Estrella also uses less strenuous activities to train members on morale and team member cohesion.

“Coach has us play a game similar to ultimate Frisbee, to break up the monotony of our training,” said Tech Sgt. Sherwin Severin, 11th Security Forces Squadron operations support noncommissioned officer at Joint Base Andrews, Md. “The game is played with a ball instead of a Frisbee. We make the losing team’s captain wear bright colored tights everywhere we go, which is a huge morale booster for the whole team.”

A proper diet is also an aspect of training for the wrestlers, which can be overlooked.

“My diet is ironic, because I’m trying to lose weight and I eat a lot of fast food,” said Walker. “I justify eating unhealthier than I usually do since I burn off so much weight every day.”

Most wrestlers attempt to get down to their lowest weight through diet and exercise to compete in the lowest weight class possible, said Walker.

The majority of team members are not new to the sport.

“I was required to list all my wrestling experiences and achievements when I submitted my application for the team,” said Severin.

Every team member applied for their spot. The coach called applicants he considered for a spot on the team shortly after receiving applications, said Walker.

Anyone interested in joining the team is required to fill out an Air Force Form 303- Request for USAF Specialized Sports Training.

“My main experiences were with Europe International Wrestling and Aviano Wrestling Club where I placed fifth in a tournament,” said Severin. “I competed often in high school wrestling, winning titles to include: three-time district champion, two-time regional champion and fifth place in the Orange Bowl.”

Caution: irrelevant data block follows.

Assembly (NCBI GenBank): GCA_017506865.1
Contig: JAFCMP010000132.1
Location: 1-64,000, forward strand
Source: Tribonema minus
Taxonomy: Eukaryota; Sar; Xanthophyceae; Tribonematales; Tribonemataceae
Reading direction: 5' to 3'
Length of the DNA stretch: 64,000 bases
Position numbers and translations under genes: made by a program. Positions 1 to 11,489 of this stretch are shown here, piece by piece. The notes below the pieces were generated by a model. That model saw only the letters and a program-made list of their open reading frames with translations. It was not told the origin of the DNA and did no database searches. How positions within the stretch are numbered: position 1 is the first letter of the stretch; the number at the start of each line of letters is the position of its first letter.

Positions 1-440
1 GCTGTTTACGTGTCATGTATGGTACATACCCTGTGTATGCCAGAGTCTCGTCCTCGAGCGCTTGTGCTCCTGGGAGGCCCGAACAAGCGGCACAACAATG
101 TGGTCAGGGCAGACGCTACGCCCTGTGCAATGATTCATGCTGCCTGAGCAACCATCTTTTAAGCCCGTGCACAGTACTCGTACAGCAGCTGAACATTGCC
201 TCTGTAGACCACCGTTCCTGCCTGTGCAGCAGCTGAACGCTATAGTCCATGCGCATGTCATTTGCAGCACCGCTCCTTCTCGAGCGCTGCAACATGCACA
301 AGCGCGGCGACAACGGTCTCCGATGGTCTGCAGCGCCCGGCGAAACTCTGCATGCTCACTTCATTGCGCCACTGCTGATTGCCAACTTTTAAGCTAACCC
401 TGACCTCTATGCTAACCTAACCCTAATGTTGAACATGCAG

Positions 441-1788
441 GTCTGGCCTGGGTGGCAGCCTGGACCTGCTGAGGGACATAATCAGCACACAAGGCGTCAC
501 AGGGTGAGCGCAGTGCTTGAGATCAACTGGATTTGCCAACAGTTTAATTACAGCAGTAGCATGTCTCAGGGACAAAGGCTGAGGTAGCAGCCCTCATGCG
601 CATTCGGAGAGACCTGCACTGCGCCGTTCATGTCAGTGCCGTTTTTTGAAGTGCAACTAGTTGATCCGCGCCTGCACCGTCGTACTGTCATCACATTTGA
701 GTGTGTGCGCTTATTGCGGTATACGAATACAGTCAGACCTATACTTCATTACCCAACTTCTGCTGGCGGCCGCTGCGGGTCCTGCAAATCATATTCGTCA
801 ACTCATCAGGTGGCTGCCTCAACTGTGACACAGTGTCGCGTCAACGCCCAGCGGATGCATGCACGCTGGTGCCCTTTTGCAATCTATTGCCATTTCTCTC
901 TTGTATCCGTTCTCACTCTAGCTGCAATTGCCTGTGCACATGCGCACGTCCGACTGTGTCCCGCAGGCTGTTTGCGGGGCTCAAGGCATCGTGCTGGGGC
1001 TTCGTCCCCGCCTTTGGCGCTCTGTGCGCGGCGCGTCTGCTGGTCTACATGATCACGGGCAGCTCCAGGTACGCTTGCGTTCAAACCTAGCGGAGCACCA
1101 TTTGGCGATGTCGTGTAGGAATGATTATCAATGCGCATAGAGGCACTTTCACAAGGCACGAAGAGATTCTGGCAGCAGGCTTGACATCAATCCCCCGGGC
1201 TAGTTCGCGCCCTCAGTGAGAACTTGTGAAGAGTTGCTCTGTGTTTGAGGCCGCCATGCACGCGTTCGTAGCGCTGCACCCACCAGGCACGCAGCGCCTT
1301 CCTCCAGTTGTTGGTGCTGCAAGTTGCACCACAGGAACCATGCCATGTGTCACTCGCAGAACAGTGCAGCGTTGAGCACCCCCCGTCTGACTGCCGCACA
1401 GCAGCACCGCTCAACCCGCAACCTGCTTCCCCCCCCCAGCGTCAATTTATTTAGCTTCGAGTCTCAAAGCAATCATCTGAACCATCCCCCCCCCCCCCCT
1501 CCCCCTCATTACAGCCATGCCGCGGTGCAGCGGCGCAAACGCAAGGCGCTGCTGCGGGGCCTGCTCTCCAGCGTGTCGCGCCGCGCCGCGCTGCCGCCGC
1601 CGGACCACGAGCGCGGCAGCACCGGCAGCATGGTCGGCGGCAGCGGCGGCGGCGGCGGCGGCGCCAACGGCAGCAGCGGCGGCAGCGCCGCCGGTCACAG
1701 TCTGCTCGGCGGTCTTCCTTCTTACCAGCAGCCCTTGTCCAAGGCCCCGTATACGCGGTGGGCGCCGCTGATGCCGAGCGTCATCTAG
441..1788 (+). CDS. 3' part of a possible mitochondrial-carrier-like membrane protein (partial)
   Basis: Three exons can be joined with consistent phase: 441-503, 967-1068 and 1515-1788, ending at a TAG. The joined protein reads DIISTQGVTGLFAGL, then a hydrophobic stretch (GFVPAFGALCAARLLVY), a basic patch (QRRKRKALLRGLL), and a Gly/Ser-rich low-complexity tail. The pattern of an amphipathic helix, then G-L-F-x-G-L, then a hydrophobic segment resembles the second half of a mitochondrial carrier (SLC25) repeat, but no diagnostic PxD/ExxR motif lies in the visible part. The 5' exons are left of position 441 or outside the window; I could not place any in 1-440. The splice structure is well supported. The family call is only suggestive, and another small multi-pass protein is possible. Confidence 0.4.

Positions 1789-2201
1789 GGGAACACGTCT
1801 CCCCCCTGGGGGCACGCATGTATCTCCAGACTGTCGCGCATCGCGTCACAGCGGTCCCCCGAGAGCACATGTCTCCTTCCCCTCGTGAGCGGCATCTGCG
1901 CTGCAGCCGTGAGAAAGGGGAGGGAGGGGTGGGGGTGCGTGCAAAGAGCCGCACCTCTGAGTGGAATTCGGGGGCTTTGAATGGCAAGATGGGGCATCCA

Some team members don’t have as much experience as Severin.

“The majority of my experience comes from wrestling with an off-base club in London,” said Higgins.

Higgins and others with less experience can still contribute to the collaborative team effort.

All athletes on the team have faith they will score points in the championship, despite their lack of experience. The important factor is scoring as much as possible, said Estrello.

The athletes run from one side of the room to the other once they finish their grind matches.

Estrello demands the wrestlers line up and gives them feedback on their practice, including strengths and weaknesses. The individuals form two lines for the water cooler and the scale.

Some wrestlers step outside to cool down where they immediately begin emitting steam due to the temperature difference.

Others stay inside and help wipe sweat off each other.

The athletes then, gradually, begin dissipating from the training facility where they will soon return.

The 2013 Armed Forces Wrestling Championship at Griffith Field House will include:

- Greco-Roman Dual Meets first session March 16, 2013, 10 a.m. The Dual Meets second session will follow 30 minutes after the first session. The Dual Meets third session will begin at 1 p.m.

- Freestyle Dual Meets first session March 17, 2013, 9 a.m. The Dual Meets second session will follow 30 minutes after the first session. The Dual Meets third session will begin at 1 p.m.

Call (609) 562-3330 or email floyd.winter.1@us.af.mil for more information on the event.


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Public Domain Mark
This work, Air Force wrestlers train to subdue competition, by A1C Sean Crowe, identified by DVIDS, is free of known copyright restrictions under U.S. copyright law.

Date Taken:03.07.2013

Date Posted:03.07.2013 17:16

Location:JOINT BASE MCGUIRE-DIX-LAKEHURST, NJ, USGlobe

Hometown:LAKENHEATH, SFK, GB

Hometown:JOINT BASE ANDREWS, MD, US

Hometown:LANGLEY, VA, US